Bruce Arnold

Critic of Public Affairs, writing about art, theatre, music and politics

Church abuse was crying out for legal remedy

THE initial public response to the Cloyne Report was appropriately directed at the victims, the abusers and those in power and authority within the Catholic Church who protected abusers and left those who suffered abuse to go on suffering.

It is a dismal story displaying a largely unrepentant church, its authority undermined, Bishop Magee whose behaviour has been quite outrageous, a Papal Nuncio in confusion, the Pope and the Vatican neglectful, without explanation.

If we turn to the wider context of how this happened, and why, we come upon an altogether more hopeful and positive picture.

This is the welcome spectacle of a new political will, expressed by Alan Shatter and Frances Fitzgerald. Their determination to go the legal road is refreshing and long overdue.

I have argued in favour of this for the past 10 years, in respect of the widespread abuse of children, both in the relatively distant past and in the present. The Fianna Fail party's legislative actions were to dismantle relevant laws or to exclude protection from sexual abuse in certain laws.

The party never confronted the confusion between canon law and the laws of this State, never clearly identified the prime targets in institutional and diocesan abuse, and was evasive and reluctant in dealing with primary offenders who engaged in paedophile crime, pederasty or child sexual molestation.

In setting up the Ryan Report, it excluded the issue of state responsibility. With Murphy in 2009 it left out the State's role.

With one case of sexual abuse following another, and with truly appalling serial child sex offenders like Brendan Smyth damaging children's lives, State and church engaged in an unending pavane around each other, trying to place the onus of control and action on each other, or on somebody else.

Now a Daniel has come to judgment, Alan Shatter. He has a clear grasp of the simple fact that has eluded so many previous administrations, thereby obstructing the normal duties of a justice minister.

This resides in his decision to strengthen and reinforce the State's statute law at the expense of canon law on the simple issue of those with clerical authority being party to, or protecting, criminal acts, namely the abuse of children.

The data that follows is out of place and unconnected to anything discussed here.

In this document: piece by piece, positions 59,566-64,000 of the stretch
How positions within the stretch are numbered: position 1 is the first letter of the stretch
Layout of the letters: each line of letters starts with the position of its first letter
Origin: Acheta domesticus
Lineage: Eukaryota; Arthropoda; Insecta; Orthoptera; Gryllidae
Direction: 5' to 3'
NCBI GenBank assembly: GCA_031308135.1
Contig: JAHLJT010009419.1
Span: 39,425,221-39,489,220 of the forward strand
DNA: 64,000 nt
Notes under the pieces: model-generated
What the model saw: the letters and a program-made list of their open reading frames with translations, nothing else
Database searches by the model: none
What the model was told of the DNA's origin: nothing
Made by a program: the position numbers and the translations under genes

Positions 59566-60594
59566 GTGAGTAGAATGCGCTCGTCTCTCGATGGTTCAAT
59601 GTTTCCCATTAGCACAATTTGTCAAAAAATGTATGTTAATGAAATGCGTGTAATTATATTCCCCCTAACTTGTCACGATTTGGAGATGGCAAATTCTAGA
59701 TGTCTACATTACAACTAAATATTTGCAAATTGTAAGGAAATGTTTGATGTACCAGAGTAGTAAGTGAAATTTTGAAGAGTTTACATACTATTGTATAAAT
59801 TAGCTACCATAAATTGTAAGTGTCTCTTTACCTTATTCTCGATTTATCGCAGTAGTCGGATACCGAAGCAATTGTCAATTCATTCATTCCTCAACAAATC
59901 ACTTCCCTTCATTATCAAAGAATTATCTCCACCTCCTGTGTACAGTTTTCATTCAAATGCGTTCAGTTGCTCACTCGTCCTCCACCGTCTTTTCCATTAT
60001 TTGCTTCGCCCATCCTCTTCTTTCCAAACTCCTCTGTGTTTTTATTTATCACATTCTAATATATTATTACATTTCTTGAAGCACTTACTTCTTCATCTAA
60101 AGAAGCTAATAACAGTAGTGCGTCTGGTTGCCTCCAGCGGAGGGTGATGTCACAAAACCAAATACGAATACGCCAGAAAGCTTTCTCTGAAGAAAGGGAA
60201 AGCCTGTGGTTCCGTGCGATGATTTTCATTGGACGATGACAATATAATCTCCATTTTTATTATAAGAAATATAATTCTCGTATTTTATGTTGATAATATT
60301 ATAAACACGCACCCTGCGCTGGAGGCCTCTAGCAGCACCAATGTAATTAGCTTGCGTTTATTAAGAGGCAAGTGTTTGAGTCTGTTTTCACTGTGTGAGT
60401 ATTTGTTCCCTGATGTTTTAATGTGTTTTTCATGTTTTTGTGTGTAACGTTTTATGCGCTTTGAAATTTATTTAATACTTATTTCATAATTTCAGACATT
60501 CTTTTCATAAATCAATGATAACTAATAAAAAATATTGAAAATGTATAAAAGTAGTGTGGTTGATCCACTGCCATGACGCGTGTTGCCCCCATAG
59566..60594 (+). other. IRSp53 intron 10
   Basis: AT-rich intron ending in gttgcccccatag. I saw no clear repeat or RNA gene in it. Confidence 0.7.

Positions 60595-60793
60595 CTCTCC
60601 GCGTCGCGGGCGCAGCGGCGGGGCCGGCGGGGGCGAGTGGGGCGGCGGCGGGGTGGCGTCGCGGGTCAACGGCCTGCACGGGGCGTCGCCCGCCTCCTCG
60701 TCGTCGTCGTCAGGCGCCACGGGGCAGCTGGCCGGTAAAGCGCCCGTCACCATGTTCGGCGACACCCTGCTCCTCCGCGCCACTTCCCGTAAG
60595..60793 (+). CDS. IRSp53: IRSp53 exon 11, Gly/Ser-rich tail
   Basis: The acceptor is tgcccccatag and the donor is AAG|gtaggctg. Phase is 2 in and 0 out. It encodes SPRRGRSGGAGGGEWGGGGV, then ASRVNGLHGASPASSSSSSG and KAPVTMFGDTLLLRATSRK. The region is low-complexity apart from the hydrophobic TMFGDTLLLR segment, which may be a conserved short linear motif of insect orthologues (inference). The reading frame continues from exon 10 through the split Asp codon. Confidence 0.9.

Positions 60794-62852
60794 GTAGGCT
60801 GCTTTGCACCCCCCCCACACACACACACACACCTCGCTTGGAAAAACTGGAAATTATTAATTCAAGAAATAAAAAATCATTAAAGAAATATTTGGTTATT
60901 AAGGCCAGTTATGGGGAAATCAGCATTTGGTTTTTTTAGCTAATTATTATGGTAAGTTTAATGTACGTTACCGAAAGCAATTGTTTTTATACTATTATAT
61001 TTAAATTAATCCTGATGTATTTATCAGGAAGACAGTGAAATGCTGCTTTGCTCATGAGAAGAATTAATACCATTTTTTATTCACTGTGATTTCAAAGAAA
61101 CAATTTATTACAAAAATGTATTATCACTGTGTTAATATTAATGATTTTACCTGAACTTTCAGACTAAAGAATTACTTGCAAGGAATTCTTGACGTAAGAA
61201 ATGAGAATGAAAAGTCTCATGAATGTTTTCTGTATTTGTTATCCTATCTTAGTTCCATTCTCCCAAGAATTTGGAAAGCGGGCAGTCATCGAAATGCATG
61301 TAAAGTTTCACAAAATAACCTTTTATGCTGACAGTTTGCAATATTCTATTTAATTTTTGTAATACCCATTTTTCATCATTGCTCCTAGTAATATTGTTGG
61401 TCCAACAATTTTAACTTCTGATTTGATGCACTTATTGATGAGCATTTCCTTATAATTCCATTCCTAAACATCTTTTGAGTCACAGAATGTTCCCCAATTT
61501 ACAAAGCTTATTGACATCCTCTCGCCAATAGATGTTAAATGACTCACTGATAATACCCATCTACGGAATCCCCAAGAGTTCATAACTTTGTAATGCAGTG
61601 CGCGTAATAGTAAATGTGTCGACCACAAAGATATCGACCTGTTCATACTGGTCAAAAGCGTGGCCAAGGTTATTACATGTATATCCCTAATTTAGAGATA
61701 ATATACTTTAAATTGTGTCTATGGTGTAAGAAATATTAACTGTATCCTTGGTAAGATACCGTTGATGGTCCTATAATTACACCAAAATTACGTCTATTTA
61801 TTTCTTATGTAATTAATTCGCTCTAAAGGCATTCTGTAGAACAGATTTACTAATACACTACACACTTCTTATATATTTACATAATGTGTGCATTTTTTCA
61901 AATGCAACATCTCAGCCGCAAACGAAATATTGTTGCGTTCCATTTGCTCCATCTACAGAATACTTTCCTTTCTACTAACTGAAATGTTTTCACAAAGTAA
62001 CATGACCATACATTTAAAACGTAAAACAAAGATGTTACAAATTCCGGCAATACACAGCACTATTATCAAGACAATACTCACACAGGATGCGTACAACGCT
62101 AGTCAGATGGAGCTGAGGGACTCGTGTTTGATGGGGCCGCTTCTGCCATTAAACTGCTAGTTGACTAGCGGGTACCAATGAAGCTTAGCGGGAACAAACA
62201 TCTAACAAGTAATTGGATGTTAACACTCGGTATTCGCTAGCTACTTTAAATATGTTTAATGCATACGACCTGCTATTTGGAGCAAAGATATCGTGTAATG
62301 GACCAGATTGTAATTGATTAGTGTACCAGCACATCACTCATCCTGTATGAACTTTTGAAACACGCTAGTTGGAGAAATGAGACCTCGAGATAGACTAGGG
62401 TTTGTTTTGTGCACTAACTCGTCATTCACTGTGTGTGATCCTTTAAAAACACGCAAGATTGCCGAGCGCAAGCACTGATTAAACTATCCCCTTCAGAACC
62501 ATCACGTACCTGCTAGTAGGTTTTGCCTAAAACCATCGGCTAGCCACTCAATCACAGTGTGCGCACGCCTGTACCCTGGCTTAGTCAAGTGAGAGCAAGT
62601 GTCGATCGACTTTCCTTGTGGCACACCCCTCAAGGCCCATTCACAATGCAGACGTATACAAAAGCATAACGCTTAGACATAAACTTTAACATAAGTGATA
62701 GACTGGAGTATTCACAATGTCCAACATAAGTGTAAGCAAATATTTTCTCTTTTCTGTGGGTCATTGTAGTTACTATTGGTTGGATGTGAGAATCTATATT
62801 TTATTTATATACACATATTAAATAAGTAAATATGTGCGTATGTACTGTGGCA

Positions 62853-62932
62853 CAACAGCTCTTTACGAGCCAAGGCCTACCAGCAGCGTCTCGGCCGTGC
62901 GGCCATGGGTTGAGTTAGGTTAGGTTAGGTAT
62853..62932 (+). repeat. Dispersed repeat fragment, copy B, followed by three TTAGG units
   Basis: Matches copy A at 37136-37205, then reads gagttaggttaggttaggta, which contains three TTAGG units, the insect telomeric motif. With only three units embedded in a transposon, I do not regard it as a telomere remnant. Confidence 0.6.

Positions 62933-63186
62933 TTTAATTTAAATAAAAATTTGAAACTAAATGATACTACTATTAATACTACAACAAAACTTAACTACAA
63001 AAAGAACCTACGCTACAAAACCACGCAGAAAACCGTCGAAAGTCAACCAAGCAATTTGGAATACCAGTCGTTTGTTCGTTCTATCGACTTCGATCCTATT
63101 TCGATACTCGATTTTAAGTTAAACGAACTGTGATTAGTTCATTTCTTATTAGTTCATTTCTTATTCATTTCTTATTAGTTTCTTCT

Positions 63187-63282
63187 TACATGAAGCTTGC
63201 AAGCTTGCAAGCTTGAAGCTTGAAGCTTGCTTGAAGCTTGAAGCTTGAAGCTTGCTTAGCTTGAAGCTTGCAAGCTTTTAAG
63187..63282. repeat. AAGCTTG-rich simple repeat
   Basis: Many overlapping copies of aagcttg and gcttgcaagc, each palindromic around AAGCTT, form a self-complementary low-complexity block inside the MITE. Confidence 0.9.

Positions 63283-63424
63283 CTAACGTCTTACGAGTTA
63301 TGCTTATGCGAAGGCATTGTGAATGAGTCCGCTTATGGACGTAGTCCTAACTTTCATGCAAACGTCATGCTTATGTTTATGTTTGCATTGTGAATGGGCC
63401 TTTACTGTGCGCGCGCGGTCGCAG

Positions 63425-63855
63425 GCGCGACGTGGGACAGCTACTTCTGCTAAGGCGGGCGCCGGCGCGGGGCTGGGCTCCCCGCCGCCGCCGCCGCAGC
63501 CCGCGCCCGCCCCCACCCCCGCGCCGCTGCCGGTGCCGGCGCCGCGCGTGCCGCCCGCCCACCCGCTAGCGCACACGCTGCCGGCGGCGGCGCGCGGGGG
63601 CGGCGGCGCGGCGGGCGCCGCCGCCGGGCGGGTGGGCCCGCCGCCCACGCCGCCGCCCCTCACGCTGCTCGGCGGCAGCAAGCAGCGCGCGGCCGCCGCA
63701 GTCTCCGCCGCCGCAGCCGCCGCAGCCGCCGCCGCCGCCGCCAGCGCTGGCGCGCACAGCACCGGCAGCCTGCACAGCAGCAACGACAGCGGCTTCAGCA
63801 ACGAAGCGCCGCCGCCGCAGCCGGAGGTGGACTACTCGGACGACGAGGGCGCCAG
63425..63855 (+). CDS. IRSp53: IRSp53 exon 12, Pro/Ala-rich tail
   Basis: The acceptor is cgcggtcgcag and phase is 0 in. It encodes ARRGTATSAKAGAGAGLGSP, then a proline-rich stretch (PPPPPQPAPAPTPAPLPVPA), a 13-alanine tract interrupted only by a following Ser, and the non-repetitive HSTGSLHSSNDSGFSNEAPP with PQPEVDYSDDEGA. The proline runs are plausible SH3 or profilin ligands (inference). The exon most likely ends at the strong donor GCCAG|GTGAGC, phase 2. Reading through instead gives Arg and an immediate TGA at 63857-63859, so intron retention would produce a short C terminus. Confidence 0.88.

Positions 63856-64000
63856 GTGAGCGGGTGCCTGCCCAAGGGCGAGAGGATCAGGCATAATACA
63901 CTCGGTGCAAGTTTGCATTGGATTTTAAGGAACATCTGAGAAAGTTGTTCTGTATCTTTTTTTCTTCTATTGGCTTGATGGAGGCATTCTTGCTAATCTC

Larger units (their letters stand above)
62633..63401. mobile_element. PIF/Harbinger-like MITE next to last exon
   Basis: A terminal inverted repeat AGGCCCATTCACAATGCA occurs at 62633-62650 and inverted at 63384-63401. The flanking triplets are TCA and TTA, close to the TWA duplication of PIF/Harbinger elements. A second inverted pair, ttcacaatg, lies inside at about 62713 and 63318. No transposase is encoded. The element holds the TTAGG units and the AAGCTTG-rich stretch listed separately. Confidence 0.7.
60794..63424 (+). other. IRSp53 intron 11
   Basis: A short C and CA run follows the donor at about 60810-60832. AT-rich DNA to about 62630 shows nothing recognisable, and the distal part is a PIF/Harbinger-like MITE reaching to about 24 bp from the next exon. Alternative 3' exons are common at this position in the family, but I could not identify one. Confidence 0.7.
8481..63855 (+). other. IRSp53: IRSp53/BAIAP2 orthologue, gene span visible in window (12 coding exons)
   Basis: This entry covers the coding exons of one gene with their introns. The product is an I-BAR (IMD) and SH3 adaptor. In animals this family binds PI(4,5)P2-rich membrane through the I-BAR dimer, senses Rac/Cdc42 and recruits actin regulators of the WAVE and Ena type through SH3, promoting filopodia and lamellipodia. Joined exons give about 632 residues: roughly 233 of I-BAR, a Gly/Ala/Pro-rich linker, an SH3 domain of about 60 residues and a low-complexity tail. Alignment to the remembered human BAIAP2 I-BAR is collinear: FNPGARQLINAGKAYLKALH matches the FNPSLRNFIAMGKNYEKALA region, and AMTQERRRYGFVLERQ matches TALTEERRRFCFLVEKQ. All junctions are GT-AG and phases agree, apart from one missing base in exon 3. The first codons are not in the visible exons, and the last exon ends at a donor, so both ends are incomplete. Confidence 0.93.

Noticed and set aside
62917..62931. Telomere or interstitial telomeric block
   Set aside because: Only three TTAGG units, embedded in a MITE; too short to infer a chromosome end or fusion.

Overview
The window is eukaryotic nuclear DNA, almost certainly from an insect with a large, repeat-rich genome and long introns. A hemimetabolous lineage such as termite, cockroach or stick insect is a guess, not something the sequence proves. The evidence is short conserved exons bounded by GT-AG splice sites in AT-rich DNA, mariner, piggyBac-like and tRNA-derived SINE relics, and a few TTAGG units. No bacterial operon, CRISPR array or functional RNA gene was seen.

Much has been made of the privilege of the confessional. This privilege, which Alan Shatter is determined to set aside, is based on common law or case law, and the case cited, Cook v Carroll, dates from 1945. The implication, now giving ammunition to the church in seeking to oppose the minister, is that the privilege is somehow sacred. It is in fact concerned with spiritual privacy and has only a very biased relevance to the cover-up of sexual abuse by priests.

If Bishop John McAreavey is right when he says the confessional is not harbouring or protecting abusers, then the church has nothing to fear from Shatter. And if the bishop is wrong, then let the law pass and when the confessional yields up abusers it will be an appropriate sacrifice to an unforgiving God.

If the issue arises at all, it is a one-sided protection of privilege. In cases known to me, deriving from first-hand evidence, the privilege was both used and abused by the priest hearing the confession of the child. The priest then relayed the confession to the abuser. It was a regular occurrence in the industrial schools and led to appalling punishment and further abuse of children when their abusers became aware they had been exposed through the confessional.

The other side of this coin -- of the priest hearing detail of a serious crime and acting on his knowledge -- is so remote as to be not worth consideration.

Such nonsense should end. So too should the idea of widespread hiding by the church behind 'privilege'.

Essentially, the confessional is safe for the vast multitudes who gain comfort from it, trusting the priest to whom they confess. Criminal sexual abuse should never come under that umbrella.

The most pathetic response to the Cloyne Report this week was not Bishop Magee's, whose cold, hard, unrepentant stare came out at us through the many images published of him. He had run away to the Vatican from his own misbehaviour, shamed by it into flight, as bishops have been shamed before. No, the pathetic figure, floundering publicly and giving all the wrong answers, was Cardinal Sean Brady.

Sean Brady should not be a Cardinal, nor Catholic Primate of Ireland nor a bishop. He should have resigned over his role in the cover-up of the activities of the paedophile priest, Father Brendan Smyth.

Father Sean Brady, as he then was, participated in an internal church legal process in 1975 that required victims of Smyth to remain silent about their abuse. It involved him in the intimidation of two children. Smyth went on to abuse many children before being brought to justice in 1994.

One abused child is suing Cardinal Brady on the grounds that complaints about Father Smyth were not reported to the gardai, nor steps taken to prevent Smyth from committing further assaults. Children were required to sign oaths not to discuss the complaints. Failure to report the complaints led to the plaintiff and others not receiving appropriate medical treatment.

Labour Party spokeswoman, Roisin Shortall, said in 2010 that Cardinal Brady was "hopelessly compromised". He still is.

The cardinal said he defended Bishop Magee, "but I did not defend him very strongly", adding that "he was quite clear in his mind at the time that Magee would need to eventually step aside".

What possible leadership is this for the Catholic Church?